Mountain Ash Education Committee. On Tuesday, Mr. W. Davies in the chair. There were also present: Dr. Morgan, Messrs. W. S. Davies, Bruce Jones, Rev. E. V Tidman, W. Griffiths, T W. Jones, W. Fenwick, Evan Morris, J. P. Davies, R. Parsons, Hugh Price, John Powell, Mrs. Owen Jones, and Mrs. Thomas Jones, and Mr. Alfred Morgan (Director of Education). PROVISION OF MEALS. The Director read a communication from the Board of Education authorising the local. authority to make a charge not exceed- ing 1<1. rate to meet the cost of the pro- vision of meals in the schools. It was explained that the total sum would be about £300 to JE350. The Director was instructed to obtain a report from the various schools. ABERCYNON STUDENTS' RAILWAY FARES.—The committee were author- ised to pay the railway fares of seven students attending the Mountain Ash County School.—Mr. W. Fenwiok asked if the amount would include what had already been paid?—Mr John Powell sug- gested that it be taken for granted. SCHOOL BUILDING. A long dis- cussion ensued on the question of pro- ceeding with the remodelling of Ynysy- bwl School or the building of a new school at Carnetown. It was decided to proceed with the work already in hand at Ynysybwl. MEASLES.—A report was read stating that there were 43 cases-of measles at Abertaf School. On the proposition of Mr. John Powell, seconded by Dr. Mor- gan, the school was ordered to be closed conditionally thift the medical officers concurred.' DUFFRYN INFANTS' SCHOOL.-The school was ordered to be closed owing to the same cause; the attendance had dropped to 69 per cent. MISKIN INFANTS' SCHOOL. The committee instructed the Director to advertise for a trained certificated teacher at this school. APPLICATION FOR INCREASE OF SALARY.—A letter was read from Hy. John Davies, caretaker at Penrhiwoeiber Schools, for his salary to be reconsidered. —Dr. Morgan: On what grounds?—Rev. E. V. Tidman: "Increases of salary are in the air "-Mr. Evan Morris proposed that the matter be deferred till next meeting.—Rev. E. V. Tidman seconded, and this was agreed to. HALF HOLIDAYS.—Eight schools ap- plied for half-holidays under the school attendance returns.—Granted. TERMINATION OF ENGAGEMENT. —A long discussion took place on the oase of Miss M. A. Robinson, teacher at Caegarw Schools. Eventually it was pro- posed by Mr. Bruce Jones, and seconded by Mr. John Powell, that Miss Robinson be given notice to terminate her engage- ment. in accordance with the advice of the Clerk. PROSECUTIONS.—A list of sent in by the school attendance officer to be signed for prosecution was present- ed.—Mr. Evan Morris suggested that one case, where he knew the boy was evi- dently suffering' from blood poisoning, should be left out.—Mr. Bruce Jones pro- posed, and Mr. W. Griffiths seconded,' that the list be adhered to as sent in by the officer.-Agreed. THE BLIND BOY. An application had been received to pay the travelling expenses of Stanley Gregory.—The Clerk advised the committee to pay for educa- tion only, and necessary travelling ex- penses, and not for clothing.—Mr. John Powell proposed that J.5 be added annu- ally to the sum already granted, so Ion" as the grant was continued.—Mr. R. Par° sons seconded.—Agreed. ANOTHR INCREASE WANTED.—An application was received from Miss Sarah Edwards, a supplementary teacher at Abertaf School, for an increase of salary. Miss Powell gave Miss Edwards a splendid testimonial, and her work had also received commendation from His Majesty's Inspector—Mrs. Owen Jones supported the application.—Mr. John Powell opposed.—Granted. CLERICAL. Arrangements were made for appointing a, Director's Clerk in place of Mr. W. J. Griffiths, who in- tends accepting a clerkship in Mr. D. T. Evans's Office.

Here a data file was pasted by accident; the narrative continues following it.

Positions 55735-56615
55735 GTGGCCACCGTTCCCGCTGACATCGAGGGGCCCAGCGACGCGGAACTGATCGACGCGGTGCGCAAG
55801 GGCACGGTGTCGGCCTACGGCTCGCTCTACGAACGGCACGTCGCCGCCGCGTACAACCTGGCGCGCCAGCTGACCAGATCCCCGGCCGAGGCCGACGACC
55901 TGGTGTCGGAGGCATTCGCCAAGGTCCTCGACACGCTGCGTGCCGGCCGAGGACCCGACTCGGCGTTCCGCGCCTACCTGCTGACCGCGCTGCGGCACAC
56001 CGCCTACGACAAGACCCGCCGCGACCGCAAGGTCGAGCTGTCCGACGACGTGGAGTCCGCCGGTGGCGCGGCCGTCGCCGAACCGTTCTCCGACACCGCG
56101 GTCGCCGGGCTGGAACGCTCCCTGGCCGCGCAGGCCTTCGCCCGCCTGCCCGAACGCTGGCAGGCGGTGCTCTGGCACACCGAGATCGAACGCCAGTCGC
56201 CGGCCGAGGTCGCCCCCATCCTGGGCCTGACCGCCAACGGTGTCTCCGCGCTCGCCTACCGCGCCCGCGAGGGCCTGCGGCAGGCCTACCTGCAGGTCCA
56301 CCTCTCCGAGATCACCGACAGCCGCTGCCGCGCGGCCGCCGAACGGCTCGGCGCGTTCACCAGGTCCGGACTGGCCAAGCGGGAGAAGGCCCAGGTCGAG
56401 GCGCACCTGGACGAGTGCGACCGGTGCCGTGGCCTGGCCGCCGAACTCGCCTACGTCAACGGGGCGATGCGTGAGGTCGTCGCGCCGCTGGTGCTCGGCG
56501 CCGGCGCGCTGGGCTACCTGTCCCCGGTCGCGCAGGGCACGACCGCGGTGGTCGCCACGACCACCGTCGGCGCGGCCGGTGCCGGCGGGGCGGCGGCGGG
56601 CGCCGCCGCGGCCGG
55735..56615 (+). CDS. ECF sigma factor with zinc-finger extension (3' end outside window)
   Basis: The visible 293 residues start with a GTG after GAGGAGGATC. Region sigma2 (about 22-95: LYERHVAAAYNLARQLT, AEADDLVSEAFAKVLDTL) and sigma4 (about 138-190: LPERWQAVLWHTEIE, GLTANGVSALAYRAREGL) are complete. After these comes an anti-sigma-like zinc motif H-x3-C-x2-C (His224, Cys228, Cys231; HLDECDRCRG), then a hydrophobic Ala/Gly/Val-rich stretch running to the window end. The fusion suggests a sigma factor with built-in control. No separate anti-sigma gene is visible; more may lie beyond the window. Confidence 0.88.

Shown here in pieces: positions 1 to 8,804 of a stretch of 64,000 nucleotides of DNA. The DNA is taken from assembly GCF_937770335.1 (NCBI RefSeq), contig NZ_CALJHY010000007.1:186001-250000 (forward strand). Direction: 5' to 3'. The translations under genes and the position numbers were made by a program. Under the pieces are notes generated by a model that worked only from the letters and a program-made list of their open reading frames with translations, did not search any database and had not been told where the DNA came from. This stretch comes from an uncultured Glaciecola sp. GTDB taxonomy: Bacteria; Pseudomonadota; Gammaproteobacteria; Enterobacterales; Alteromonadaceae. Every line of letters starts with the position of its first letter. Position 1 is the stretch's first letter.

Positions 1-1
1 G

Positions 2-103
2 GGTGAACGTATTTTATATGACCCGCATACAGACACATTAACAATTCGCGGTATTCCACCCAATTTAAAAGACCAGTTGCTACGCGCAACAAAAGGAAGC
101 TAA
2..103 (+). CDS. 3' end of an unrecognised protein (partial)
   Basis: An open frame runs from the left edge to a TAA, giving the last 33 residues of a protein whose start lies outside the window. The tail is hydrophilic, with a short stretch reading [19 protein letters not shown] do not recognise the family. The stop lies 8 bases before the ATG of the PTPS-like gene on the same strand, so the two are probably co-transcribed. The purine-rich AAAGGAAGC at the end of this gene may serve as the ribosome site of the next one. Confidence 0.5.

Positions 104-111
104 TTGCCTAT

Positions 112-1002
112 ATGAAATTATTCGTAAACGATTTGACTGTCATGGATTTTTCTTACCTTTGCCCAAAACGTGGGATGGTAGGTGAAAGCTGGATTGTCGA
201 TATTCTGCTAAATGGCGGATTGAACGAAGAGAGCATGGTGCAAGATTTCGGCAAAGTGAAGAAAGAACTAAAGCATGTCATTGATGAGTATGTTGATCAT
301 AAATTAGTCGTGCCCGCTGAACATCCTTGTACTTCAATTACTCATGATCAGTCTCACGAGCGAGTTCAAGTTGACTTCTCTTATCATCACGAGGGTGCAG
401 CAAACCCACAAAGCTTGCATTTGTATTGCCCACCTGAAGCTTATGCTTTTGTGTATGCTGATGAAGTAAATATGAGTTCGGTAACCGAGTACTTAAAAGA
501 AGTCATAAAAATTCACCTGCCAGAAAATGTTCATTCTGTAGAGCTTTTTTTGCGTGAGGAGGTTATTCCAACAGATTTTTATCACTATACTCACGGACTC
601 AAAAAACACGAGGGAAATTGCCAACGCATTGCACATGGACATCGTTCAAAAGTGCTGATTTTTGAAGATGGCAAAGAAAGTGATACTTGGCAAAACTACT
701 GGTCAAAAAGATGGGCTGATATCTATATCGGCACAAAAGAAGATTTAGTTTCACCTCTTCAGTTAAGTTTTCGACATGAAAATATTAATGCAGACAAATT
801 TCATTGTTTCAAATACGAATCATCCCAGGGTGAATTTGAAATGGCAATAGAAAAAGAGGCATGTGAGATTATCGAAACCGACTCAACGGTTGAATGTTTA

The Aberdare Education Committee decided at their last meeting to allow some lecturer to steal a slice of the prec- ious time of the schools to deliver a lec- ture on the evils of smoking. Methinks it would be far more practical if all the members were to become non-smokers, thereby setting a good example to the youthful worshippers of Nicotine. Rhaid cael genau glan i oganu was a proverb used by Councillor Tom Lewis at the meeting in question. Quite true, and the censure on the smoker, whether young or old, should come from smokeleea lips.